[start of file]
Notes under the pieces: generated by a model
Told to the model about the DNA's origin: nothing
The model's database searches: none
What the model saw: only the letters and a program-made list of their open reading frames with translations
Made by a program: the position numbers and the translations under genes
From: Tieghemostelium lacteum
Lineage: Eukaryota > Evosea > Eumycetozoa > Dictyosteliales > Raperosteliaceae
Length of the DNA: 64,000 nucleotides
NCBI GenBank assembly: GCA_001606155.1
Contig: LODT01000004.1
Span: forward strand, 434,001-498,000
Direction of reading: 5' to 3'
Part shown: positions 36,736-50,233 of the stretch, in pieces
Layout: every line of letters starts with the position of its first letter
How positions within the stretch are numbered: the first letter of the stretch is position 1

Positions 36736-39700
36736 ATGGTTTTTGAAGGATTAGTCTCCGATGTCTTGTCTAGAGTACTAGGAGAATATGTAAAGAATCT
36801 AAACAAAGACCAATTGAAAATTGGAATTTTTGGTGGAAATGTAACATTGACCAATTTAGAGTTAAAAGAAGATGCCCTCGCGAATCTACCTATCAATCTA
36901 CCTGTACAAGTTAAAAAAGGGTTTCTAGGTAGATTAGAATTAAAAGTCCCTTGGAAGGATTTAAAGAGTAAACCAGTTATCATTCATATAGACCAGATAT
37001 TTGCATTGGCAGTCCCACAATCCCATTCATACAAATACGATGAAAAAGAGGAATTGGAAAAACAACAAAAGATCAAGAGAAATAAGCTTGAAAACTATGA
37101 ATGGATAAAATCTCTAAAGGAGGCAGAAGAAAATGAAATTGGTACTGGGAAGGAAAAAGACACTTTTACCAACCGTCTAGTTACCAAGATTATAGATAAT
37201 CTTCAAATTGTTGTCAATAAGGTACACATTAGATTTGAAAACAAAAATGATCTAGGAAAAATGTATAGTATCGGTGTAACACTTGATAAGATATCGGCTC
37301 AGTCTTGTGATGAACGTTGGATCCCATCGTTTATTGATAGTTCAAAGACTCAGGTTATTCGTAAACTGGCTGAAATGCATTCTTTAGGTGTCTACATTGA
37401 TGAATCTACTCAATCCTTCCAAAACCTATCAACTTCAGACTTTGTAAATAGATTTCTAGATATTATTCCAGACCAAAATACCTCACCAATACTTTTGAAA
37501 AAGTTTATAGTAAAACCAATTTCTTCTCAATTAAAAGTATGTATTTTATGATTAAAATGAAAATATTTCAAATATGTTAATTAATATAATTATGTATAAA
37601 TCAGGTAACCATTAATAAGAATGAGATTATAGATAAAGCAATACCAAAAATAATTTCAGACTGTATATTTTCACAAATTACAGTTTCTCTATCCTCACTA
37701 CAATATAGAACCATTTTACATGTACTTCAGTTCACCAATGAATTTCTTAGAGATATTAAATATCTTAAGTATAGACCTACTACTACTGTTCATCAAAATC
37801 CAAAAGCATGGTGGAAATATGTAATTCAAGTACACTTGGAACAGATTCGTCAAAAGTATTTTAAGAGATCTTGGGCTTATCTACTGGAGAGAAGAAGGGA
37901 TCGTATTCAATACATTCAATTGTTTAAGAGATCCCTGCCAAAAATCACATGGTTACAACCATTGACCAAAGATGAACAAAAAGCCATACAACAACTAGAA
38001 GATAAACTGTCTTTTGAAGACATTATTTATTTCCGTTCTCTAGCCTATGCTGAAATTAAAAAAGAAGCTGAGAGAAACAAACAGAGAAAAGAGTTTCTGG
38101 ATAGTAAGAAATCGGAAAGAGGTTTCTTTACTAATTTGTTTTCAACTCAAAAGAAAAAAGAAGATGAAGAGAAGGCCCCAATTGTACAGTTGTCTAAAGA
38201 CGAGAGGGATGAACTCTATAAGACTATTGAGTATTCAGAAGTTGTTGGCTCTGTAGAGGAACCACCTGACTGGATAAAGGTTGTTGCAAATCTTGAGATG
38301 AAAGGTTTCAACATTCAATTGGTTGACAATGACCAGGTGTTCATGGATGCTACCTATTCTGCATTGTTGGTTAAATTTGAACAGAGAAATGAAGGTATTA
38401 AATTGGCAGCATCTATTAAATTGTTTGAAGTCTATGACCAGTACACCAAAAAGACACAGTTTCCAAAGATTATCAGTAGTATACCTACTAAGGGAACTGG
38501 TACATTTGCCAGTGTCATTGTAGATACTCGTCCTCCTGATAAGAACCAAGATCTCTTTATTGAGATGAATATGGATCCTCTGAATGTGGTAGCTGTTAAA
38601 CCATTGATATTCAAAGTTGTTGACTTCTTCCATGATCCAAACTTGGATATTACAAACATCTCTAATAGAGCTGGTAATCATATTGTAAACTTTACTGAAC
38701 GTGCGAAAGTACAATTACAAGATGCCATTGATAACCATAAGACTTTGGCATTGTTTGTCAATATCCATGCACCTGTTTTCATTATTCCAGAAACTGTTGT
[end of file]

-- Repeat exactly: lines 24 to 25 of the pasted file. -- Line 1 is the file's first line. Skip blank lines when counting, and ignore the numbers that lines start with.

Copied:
37401 TGAATCTACTCAATCCTTCCAAAACCTATCAACTTCAGACTTTGTAAATAGATTTCTAGATATTATTCCAGACCAAAATACCTCACCAATACTTTTGAAA
37501 AAGTTTATAGTAAAACCAATTTCTTCTCAATTAAAAGTATGTATTTTATGATTAAAATGAAAATATTTCAAATATGTTAATTAATATAATTATGTATAAA